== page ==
artists & participants
Started in 1967, Renault’s modern art collection comprises around 300 works by some thirty leading artists, including Arman, Dubuffet, Tinguely and Vasarely.
The Renault Collection was based on an unusual approach at the time. Unlike a conventional corporate sponsorship, it did not seek to purchase completed works of art. The project pursued by the firm between 1967 and 1985 was both more ambitious and more pragmatic in its aims. It sought to foster active cooperation between innovating artists and Renault, a company created in 1898, that was an industrial powerhouse in a country in the throes of sweeping changes.
Renault provided the artists with technical, logistic and human support. The adventure started with Arman, whose work was based on objects taken from everyday life. He immediately agreed to come and work at the Renault plant. Visiting the factories and worshops, he discovered new shapes and materials.
This life-size artistic workshop paved the way for other fruitful and unexpected collaborative partnerships: Vasarely required expert input from Renault engineers on his technical questions, while Dubuffet, Rauschenberg and Tinguely found inspiration for their ironic comments on industrial society.
Although the artists who contributed to the Collection enjoy global renown today, this was not necessarily the case when they worked with Renault. This shows just how bold the project was. It made Renault a pioneer in corporate sponsorship rather than just another art collector. Today, the public can enjoy viewing the Collection through exhibitions and loans, in the Ateliers Renault, as well as in the world’s greatest museums.
As a result of the unusual genesis of the Renault collection, and of the partnerships between the Group and the artists, an agreement was made by which the works made with Renault are inalienable: they cannot be sold, gifted or given away. The collection is preserved for future generations and is a part of the history of the Renault Group.
The exhibition in China will showcase over 100 major works and span 60 years from the mid-60s to the present time, recounting, with this rich selection, the unique history of one of the main French industrial firms, the Renault Automobile company with contemporary art.
The exhibition occupies 2 floors of the central building of the Today Art Museum. The first floor is devoted to the art works that explicitly show their relation with the industrial world.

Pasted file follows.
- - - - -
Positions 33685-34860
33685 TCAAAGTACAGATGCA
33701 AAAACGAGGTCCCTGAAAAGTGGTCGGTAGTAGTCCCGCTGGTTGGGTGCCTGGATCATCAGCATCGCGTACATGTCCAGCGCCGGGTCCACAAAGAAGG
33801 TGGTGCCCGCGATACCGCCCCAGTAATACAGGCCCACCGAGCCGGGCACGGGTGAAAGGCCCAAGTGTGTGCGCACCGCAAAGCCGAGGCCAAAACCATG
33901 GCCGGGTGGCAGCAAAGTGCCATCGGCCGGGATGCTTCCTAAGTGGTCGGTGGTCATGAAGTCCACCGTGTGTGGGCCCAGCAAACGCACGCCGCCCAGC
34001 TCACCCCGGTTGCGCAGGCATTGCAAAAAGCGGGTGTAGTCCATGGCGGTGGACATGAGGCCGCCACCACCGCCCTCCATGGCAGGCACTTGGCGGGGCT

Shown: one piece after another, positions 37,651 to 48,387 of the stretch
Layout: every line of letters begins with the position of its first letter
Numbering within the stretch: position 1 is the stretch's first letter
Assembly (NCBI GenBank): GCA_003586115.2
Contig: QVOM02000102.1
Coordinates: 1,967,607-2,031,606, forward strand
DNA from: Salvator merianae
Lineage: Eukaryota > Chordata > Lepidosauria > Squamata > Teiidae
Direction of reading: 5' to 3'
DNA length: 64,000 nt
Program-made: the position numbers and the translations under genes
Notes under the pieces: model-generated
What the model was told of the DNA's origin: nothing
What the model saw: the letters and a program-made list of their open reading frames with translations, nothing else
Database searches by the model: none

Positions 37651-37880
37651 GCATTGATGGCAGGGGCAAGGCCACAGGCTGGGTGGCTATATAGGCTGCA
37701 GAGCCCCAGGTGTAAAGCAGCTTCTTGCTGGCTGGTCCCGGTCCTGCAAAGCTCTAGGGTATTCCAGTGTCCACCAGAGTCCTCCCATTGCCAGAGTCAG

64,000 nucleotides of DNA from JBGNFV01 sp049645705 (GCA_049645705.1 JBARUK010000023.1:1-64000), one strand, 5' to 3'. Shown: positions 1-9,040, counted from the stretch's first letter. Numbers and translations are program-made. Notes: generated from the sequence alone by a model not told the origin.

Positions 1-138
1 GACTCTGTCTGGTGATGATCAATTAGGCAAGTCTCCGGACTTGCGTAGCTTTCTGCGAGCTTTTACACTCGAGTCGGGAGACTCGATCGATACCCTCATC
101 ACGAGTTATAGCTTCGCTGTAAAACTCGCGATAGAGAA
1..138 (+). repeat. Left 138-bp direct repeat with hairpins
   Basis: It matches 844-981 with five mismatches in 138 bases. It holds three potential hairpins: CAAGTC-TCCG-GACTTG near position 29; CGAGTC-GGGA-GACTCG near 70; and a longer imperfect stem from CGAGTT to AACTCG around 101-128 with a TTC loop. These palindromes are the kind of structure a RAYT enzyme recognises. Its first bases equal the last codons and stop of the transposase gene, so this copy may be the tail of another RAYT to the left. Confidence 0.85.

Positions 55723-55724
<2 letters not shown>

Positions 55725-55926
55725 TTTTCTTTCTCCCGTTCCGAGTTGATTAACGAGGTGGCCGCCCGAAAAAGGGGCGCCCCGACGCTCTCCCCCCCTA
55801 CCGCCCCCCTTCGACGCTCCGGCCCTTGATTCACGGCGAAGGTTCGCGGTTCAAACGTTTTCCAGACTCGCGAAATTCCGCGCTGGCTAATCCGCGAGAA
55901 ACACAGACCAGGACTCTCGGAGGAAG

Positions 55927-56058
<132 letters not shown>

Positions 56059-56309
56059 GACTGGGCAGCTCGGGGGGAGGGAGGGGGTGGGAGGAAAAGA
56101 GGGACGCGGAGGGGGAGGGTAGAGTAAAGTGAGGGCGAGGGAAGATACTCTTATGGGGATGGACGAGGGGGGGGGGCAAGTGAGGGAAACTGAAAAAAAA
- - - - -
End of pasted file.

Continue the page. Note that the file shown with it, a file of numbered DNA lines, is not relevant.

In the entrance hall, 3 imposing sculptures by cross-generation celebrated artists the Swiss Jean Tinguely and the French Jean-luc Moulène: Tinguely’s ironical “crazy” mechanical machines from the 60s and Moulène’s glossy high tech bird-car created in 2011. A car-shaped painting of Jean Dubuffet and 5 works on paper by Tinguely complete this firsts space.
Once passed the entrance hall, the main space opens up first to paintings by contemporary masters such as American Robert Rauschenberg, Chilian Roberto Matta, Belgian Pierre Alechinsky, Icelandic-French Erro whose works present very different painterly interpretations of the relationship between art and modern industrialized life. The young Chinese artists He An and Wen Fang along with British artist Angela Palmer offer a dynamic counterpoint to paintings with their sculptures on the floor or on the wall. In the spaces at the end one enters a world of unstable reality with vibrant and optical sculptures and paintings by Greek Takis, Argentinian Le Parc, French Arman and Venezuelan Soto.
The second floor, accessed by the stairs leading to its middle space is logically divided in 2 sections: the entirety of the left section (facing the visitor walking up the stairs) is devoted to the historical late 20th century artist Jean Dubuffet and his fantasy world of the Hourloupe. The artist wanted to create a kind of painting that was environmental, that the viewer could physically experience. The “alternative universe” of his vast jagged-edged paintings of the “Roman Burlesque” is recreated here with 20 grand format works for the viewer to peruse in.
The right section is devoted to varied experiences in abstraction: from Victor Vasarely’s “cinetic” vibrant geometric paintings of the 50s and70s through Turkish Arslan Sukan’s and Emirati Ebtisam Abdulaziz’s subtle minimal abstract works of 2013 about space and place, then the specific world somewhere between signs and forms of Belgian poet and painter Henri Michaux’s abstractions of 1967 to 1984 and closing with American Sam Francis’s grand abstract expressionist painting of 1980.
The center space that defines these two sections is mastered by imposing black and white figures facing each other: the group of Dubuffet ‘s shaped paintings Three figures, Joan Mirò’s wash on paper “Woman, bird” of 1979 and Niki de Saint-Phalle’s White Goddess assemblage sculpture of 1963.
Pierre Alechinsky, Robert Rauschenberg, Victor Vasarely, Erro, Jean Dubuffet, Arman, Jean Tinguely, Jesus Rafael Soto, Takis, Henri Michaux, Arslan Sukan, Roberto Matta, Robert Doisneau, Niki de Saint Phalle, Joan Mirò, Ebtisam Abdulaziz, Wen Fang, Angela Palmer, Julio Le Parc, Jean-Luc Moulène, Sam Francis, He An